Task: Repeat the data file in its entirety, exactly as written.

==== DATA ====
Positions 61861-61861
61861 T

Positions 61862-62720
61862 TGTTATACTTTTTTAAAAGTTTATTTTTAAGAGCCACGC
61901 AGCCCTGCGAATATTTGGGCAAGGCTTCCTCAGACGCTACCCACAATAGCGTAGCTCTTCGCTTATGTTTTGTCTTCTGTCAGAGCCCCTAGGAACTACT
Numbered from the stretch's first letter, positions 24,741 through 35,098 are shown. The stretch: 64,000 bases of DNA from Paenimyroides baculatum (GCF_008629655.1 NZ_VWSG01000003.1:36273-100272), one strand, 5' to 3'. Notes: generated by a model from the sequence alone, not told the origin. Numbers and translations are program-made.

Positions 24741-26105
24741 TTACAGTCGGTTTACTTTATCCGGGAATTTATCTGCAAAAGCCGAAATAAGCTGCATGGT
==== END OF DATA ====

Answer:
Positions 61861-61861
61861 T

Positions 61862-62720
61862 TGTTATACTTTTTTAAAAGTTTATTTTTAAGAGCCACGC
61901 AGCCCTGCGAATATTTGGGCAAGGCTTCCTCAGACGCTACCCACAATAGCGTAGCTCTTCGCTTATGTTTTGTCTTCTGTCAGAGCCCCTAGGAACTACT
Numbered from the stretch's first letter, positions 24,741 through 35,098 are shown. The stretch: 64,000 bases of DNA from Paenimyroides baculatum (GCF_008629655.1 NZ_VWSG01000003.1:36273-100272), one strand, 5' to 3'. Notes: generated by a model from the sequence alone, not told the origin. Numbers and translations are program-made.

Positions 24741-26105
24741 TTACAGTCGGTTTACTTTATCCGGGAATTTATCTGCAAAAGCCGAAATAAGCTGCATGGT